Ants echo across continents

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Cataulacus brevisetosus - armored arboreal ant (Africa)
Cephalotes rohweri - armored arboreal ant (North America)


Tetraponera natalensis - elongate twig ant (Africa)

Pseudomyrmex pallidus - elongate twig ant (North America)

Plectroctena mandibularis - giant hunting ant (Africa)

Dinoponera australis - giant hunting ant (South America)

Dorylus helvolus - subterranean ant predator (Africa)

Neivamyrmex californicus - subterranean ant predator (North America)

10 thoughts on “Ants echo across continents”

  1. Holy ant convergence, batman! I like Cataulacus– she (?) reminds me of a lucanid.
    BTW, the ants in Australia are out. of. control. I encourage you to come back and collect a couple bushels, maybe open up a little niche space for the beetles.

  2. Ainsley- Well, I did marry an Australian with the hopes of getting easier access to the aussie ant fauna…

    Neil- Indeed.

    Sifolinia- When I last talked with Steve Yanoviak (gliding ant guy), we were at ICE in South Africa. He was particularly keen to test out Cataulacus after the meeting. I haven’t heard how he went, but I’d be surprised if they didn’t glide too.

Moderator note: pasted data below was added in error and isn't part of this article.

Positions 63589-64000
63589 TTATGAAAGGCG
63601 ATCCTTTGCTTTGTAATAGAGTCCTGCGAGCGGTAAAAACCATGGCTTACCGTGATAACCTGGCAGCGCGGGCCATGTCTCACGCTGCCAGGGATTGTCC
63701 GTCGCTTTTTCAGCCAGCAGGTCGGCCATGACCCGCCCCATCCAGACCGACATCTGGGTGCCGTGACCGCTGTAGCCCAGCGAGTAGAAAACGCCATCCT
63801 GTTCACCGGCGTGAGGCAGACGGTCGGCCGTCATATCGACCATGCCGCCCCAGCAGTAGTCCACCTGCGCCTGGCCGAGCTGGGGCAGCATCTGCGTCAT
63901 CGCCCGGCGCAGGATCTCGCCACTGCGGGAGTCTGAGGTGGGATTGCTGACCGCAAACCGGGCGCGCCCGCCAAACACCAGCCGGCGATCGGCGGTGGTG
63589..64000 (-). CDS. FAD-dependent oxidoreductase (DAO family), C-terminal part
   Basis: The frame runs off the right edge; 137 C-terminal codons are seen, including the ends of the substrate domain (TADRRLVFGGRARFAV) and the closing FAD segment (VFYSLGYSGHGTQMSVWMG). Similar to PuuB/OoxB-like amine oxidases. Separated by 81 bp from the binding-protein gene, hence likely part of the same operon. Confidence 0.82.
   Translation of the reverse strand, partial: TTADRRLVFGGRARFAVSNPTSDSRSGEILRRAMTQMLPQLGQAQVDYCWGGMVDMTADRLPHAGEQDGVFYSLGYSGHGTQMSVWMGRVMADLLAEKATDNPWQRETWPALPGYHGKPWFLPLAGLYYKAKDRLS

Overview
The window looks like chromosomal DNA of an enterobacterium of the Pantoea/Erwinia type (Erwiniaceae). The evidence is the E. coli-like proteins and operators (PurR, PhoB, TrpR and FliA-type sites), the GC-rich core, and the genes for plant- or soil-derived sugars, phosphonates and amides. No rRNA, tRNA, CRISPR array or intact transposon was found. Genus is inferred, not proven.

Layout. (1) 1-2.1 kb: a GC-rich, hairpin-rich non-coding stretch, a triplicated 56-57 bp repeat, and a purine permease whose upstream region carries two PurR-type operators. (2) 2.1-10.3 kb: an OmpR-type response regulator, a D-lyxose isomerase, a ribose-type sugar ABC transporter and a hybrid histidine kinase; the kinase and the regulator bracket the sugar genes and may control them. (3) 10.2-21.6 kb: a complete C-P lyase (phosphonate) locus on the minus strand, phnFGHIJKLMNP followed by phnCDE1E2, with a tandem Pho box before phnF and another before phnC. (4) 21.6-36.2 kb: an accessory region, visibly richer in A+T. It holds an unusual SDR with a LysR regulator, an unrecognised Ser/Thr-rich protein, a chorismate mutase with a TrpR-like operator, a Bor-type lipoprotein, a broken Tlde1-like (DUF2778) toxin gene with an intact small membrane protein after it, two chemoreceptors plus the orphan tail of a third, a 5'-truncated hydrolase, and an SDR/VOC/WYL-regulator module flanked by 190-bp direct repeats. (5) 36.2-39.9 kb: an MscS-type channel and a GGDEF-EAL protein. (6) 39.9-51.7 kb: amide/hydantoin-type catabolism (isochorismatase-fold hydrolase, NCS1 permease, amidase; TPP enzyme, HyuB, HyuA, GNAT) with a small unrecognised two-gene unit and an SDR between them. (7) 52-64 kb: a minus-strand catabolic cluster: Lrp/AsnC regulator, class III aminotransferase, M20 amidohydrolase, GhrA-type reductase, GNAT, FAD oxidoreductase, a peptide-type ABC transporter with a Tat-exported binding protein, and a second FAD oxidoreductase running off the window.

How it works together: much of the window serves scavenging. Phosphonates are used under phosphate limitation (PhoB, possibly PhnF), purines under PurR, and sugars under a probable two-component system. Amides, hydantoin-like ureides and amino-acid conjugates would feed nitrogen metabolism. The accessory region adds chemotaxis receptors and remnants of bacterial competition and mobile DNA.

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  4. I’m trying to think of other, perhaps less flashy, examples… Let’s see:

    Plagiolepis and Paratrechina in the temperate forests of Europe and North America, resp.

    Messor in Northern Hemisphere arid regions and polymorphic, seed-harvesting Monomorium in Australia

    – Mound-building grassland Formica in Eurasia and mound-building grassland Camponotus in South America

  5. James C. Trager

    For Formica, I meant Eurasian and North America, of course. I am thinking of the earth mound builders such as montana, glacialis, and some of the exsecta group.

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